Wellbeing and cost of practice worrying barristers


Barristers: Specialise or diversify?

Experienced barristers are largely confident for their own futures but face challenges around wellbeing, the rising cost of doing business and the late payment of fees, a major survey has found.

It also showed a strategic split between those who thought they were better specialising in the future and those who planned to diversify.

LexisNexis UK surveyed 768 barristers, of whom 79% had been in practice for more than a decade, for its report A brave new Bar.

Just over a third (37%) said their practices had grown in past three years – levels stayed the same for 36% and declined for 21% – while 39% expected them to grow over the next three to five years.

Unsurprisingly, civil barristers were more likely to report growth than criminal, but two-thirds of criminal barristers who responded said their practices had grown or stayed steady in recent years and 58% expected more of the same in the next few.

The report said: “However, when we asked our barristers about the future of the Bar itself, the outlook was far less positive. Many cited cuts to legal aid and the move towards fixed costs as major threats.”

However, asked to rank the most critical challenge facing them, barristers picked ‘managing wellbeing and resilience’, followed by increased costs – “excessive rents and business rates are threatening profitability and work satisfaction” – delays in receiving fees in private cases, technology challenges and increased regulation.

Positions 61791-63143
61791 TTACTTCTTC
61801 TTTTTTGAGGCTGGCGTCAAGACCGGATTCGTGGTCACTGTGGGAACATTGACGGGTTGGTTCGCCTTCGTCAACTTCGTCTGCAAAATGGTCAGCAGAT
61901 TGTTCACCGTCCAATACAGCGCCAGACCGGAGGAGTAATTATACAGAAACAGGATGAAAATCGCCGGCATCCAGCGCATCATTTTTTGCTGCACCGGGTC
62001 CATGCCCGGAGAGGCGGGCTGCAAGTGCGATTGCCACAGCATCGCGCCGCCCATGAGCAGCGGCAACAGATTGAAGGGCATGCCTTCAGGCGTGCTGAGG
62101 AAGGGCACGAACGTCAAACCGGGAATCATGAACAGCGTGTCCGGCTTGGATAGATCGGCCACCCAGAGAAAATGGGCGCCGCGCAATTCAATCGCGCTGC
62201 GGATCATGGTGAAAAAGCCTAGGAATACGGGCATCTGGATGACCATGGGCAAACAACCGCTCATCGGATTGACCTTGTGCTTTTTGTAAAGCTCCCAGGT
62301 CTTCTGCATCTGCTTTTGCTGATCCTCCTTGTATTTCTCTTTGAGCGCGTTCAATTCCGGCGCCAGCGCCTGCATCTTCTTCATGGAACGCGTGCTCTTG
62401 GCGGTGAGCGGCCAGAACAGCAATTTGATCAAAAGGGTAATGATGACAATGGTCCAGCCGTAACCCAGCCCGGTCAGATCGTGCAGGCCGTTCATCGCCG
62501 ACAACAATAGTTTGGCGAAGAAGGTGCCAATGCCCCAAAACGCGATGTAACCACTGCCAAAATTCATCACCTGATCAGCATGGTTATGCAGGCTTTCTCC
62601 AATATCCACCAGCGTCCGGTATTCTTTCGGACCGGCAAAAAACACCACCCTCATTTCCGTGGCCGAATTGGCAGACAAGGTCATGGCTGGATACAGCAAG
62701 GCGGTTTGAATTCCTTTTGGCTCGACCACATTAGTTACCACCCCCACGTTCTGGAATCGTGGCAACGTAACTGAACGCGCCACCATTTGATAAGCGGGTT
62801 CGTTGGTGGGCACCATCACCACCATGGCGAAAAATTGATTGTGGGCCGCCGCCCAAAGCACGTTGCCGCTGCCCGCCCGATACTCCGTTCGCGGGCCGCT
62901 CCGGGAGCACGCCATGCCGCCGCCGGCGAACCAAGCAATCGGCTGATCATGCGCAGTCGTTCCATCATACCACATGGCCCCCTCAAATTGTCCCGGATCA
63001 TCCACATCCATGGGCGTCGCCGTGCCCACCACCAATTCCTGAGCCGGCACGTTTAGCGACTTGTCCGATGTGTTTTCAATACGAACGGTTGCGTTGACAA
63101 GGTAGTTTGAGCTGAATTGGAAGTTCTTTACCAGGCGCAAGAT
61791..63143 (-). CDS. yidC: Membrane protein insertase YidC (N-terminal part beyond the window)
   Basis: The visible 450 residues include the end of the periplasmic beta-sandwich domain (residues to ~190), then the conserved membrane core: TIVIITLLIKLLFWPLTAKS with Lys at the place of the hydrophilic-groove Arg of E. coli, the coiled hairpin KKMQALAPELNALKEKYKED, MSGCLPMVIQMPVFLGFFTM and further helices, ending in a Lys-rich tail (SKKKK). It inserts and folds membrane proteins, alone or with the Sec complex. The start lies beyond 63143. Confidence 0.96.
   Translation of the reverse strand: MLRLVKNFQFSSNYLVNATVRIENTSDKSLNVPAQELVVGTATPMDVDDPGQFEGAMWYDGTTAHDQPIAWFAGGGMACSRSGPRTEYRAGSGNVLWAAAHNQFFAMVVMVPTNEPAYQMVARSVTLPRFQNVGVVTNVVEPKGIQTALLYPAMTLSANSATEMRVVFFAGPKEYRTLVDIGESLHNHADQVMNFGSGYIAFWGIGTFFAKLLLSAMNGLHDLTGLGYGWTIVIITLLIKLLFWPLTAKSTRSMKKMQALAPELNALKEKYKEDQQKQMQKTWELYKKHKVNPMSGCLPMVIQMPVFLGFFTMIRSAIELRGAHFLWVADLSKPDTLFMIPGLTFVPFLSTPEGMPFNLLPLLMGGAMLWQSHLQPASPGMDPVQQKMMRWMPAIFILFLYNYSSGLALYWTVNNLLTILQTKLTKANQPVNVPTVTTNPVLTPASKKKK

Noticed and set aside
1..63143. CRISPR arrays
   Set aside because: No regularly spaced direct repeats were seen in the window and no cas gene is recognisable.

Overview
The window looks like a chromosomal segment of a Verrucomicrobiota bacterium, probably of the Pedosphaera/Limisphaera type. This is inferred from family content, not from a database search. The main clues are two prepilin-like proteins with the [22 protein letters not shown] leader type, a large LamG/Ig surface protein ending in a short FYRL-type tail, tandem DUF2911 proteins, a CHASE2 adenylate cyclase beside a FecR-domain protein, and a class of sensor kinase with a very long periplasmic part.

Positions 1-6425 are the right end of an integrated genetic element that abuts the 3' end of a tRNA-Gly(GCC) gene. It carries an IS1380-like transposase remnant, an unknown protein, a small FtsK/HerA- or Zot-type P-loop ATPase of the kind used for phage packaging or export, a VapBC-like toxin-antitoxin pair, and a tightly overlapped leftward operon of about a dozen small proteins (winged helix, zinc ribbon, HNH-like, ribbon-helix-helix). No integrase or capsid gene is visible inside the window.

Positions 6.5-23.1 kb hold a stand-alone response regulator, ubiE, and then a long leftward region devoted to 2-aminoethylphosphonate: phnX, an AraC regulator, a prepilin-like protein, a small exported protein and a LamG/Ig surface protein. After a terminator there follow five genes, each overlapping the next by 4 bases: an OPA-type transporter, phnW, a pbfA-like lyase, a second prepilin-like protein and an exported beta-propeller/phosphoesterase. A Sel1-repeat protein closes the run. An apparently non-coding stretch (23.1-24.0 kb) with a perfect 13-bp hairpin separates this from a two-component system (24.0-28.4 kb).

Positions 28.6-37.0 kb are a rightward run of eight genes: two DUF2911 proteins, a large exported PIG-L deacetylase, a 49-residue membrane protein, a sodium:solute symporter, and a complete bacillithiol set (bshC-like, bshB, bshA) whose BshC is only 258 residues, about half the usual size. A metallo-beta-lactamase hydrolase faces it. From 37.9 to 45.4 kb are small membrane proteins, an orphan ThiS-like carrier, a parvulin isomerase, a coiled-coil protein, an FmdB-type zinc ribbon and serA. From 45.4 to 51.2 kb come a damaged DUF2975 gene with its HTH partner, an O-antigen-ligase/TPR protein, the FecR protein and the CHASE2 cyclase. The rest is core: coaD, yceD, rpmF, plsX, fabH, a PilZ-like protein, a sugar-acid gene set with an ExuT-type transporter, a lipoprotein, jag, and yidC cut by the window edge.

There were mixed views on how to develop a sustainable business, with 44% of barristers highlighting increasing specialisation, while 26% pointing by contrast towards developing a mixed practice. But nearly half of those who wanted to diversify said they did not have the support they needed to do it, in particular in relation to marketing.

There was also a strong call for greater collaboration between barristers in chambers.

Direct access was still a small minority of barristers’ work – they said that on average, 92% of their work still came through solicitors, and many feared doing more direct access would annoy instructing solicitors and force them to devote more of “their already scant time” to dealing with clients.

“There is optimism across the profession, but clearly the Bar is at breaking point,” said Christopher O’Connor, head of segment marketing at LexisNexis.

“How barristers operate, and approach work will have to change, for the Bar to be able to futureproof their sector within the legal profession.

“Chambers need to consider new tools and legal technology that can free their barristers and staff from time-consuming manual tasks to reduce long working hours and open up new business development avenues.”




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